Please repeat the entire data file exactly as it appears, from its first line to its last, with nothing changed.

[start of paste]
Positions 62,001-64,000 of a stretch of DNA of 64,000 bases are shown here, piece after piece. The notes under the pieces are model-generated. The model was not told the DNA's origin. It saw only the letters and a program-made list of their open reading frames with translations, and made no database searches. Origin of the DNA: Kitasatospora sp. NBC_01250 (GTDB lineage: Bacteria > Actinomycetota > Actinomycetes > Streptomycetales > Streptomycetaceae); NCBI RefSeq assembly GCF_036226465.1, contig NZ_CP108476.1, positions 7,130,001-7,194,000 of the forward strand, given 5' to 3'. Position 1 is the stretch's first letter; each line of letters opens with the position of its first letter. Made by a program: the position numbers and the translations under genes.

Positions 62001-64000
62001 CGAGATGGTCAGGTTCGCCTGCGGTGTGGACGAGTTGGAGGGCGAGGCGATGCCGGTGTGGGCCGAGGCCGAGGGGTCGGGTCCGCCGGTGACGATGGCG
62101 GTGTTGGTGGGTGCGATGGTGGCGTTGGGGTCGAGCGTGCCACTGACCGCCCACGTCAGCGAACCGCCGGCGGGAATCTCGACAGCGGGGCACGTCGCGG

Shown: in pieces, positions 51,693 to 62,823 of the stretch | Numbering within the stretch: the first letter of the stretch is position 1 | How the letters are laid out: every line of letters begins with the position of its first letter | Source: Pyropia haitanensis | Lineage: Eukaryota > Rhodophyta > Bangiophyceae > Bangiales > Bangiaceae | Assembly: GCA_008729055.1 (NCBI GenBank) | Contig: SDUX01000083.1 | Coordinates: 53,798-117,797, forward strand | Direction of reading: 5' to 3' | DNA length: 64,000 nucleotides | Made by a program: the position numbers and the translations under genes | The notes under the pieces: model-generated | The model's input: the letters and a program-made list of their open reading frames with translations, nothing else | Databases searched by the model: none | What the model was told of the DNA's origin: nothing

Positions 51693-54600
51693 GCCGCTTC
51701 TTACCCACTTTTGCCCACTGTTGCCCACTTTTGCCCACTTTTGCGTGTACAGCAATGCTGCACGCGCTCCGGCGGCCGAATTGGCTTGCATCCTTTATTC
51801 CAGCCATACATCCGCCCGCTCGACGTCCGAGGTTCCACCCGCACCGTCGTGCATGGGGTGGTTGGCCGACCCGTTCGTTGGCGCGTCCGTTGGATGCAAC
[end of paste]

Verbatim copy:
Positions 62,001-64,000 of a stretch of DNA of 64,000 bases are shown here, piece after piece. The notes under the pieces are model-generated. The model was not told the DNA's origin. It saw only the letters and a program-made list of their open reading frames with translations, and made no database searches. Origin of the DNA: Kitasatospora sp. NBC_01250 (GTDB lineage: Bacteria > Actinomycetota > Actinomycetes > Streptomycetales > Streptomycetaceae); NCBI RefSeq assembly GCF_036226465.1, contig NZ_CP108476.1, positions 7,130,001-7,194,000 of the forward strand, given 5' to 3'. Position 1 is the stretch's first letter; each line of letters opens with the position of its first letter. Made by a program: the position numbers and the translations under genes.

Positions 62001-64000
62001 CGAGATGGTCAGGTTCGCCTGCGGTGTGGACGAGTTGGAGGGCGAGGCGATGCCGGTGTGGGCCGAGGCCGAGGGGTCGGGTCCGCCGGTGACGATGGCG
62101 GTGTTGGTGGGTGCGATGGTGGCGTTGGGGTCGAGCGTGCCACTGACCGCCCACGTCAGCGAACCGCCGGCGGGAATCTCGACAGCGGGGCACGTCGCGG

Shown: in pieces, positions 51,693 to 62,823 of the stretch | Numbering within the stretch: the first letter of the stretch is position 1 | How the letters are laid out: every line of letters begins with the position of its first letter | Source: Pyropia haitanensis | Lineage: Eukaryota > Rhodophyta > Bangiophyceae > Bangiales > Bangiaceae | Assembly: GCA_008729055.1 (NCBI GenBank) | Contig: SDUX01000083.1 | Coordinates: 53,798-117,797, forward strand | Direction of reading: 5' to 3' | DNA length: 64,000 nucleotides | Made by a program: the position numbers and the translations under genes | The notes under the pieces: model-generated | The model's input: the letters and a program-made list of their open reading frames with translations, nothing else | Databases searched by the model: none | What the model was told of the DNA's origin: nothing

Positions 51693-54600
51693 GCCGCTTC
51701 TTACCCACTTTTGCCCACTGTTGCCCACTTTTGCCCACTTTTGCGTGTACAGCAATGCTGCACGCGCTCCGGCGGCCGAATTGGCTTGCATCCTTTATTC
51801 CAGCCATACATCCGCCCGCTCGACGTCCGAGGTTCCACCCGCACCGTCGTGCATGGGGTGGTTGGCCGACCCGTTCGTTGGCGCGTCCGTTGGATGCAAC